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Angle Orthod. 2001 Oct;71(5):343-50.

Treatment timing for rapid maxillary expansion.

Author information

1
Department of Orthodontics, The University of Florence, Italy. condax@tin.it

Abstract

The aim of this study was to evaluate the short-term and long-term treatment effects of rapid maxillary expansion in 2 groups of subjects treated with the Haas appliance. Treatment outcomes were evaluated before and after the peak in skeletal maturation, as assessed by the cervical vertebral maturation (CVM) method, in a sample of 42 patients compared to a control sample of 20 subjects. Posteroanterior cephalograms were analyzed for the treated subjects at T1 (pretreatment), T2 (immediate post-expansion) and T3 (long-term observation), and were available at T1 and at T3 for the controls. The mean age (years: months) at T1 was 11:10 for both the treated and the control groups. The mean ages at T3 also were comparable (20:6 for the treated group and 17:8 for the controls). Following expansion and retention (2 months on average), fixed standard edgewise appliances were placed. The study included transverse measurements on dentoalveolar structures, maxillary and mandibular bases and other craniofacial regions (nasal, zygomatic, orbital, and cranial). Treated and control samples were divided into 2 groups according to individual skeletal maturation. The early-treated and early-control groups had not reached the pubertal peak in skeletal growth velocity at T1 (CVM 1 to 3), whereas the late-treated and late-control groups were during or slightly after the peak at T1 (CVM 4 to 6). The group treated before the pubertal peak showed significantly greater short-term increases in the width of the nasal cavities. In the long-term, maxillary skeletal width, maxillary intermolar width, lateronasal width, and lateroorbitale width were significantly greater in the early-treated group. The late-treated group exhibited significant increases in lateronasal width and in maxillary and mandibular intermolar widths. Rapid Maxillary Expansion treatment before the peak in skeletal growth velocity is able to induce more pronounced transverse craniofacial changes at the skeletal level.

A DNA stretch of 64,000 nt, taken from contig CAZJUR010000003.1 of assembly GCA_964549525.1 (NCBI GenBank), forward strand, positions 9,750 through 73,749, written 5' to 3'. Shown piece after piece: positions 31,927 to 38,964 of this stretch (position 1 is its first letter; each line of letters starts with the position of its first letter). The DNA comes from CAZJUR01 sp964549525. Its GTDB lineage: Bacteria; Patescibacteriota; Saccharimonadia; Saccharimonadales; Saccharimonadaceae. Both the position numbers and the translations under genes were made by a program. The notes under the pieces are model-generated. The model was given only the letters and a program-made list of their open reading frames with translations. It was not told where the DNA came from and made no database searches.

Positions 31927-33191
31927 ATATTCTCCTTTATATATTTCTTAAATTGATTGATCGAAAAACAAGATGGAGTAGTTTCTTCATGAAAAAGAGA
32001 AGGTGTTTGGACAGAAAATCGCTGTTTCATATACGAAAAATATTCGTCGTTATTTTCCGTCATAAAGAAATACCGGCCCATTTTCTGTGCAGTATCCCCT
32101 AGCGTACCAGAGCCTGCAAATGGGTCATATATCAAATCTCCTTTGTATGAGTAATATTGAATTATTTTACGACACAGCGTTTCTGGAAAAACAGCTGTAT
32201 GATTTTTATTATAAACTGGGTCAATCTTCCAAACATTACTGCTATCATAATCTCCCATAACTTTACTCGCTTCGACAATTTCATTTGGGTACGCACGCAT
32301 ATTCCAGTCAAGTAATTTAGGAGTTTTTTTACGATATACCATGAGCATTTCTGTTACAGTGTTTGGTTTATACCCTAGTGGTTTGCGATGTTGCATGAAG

[Indexed for MEDLINE]

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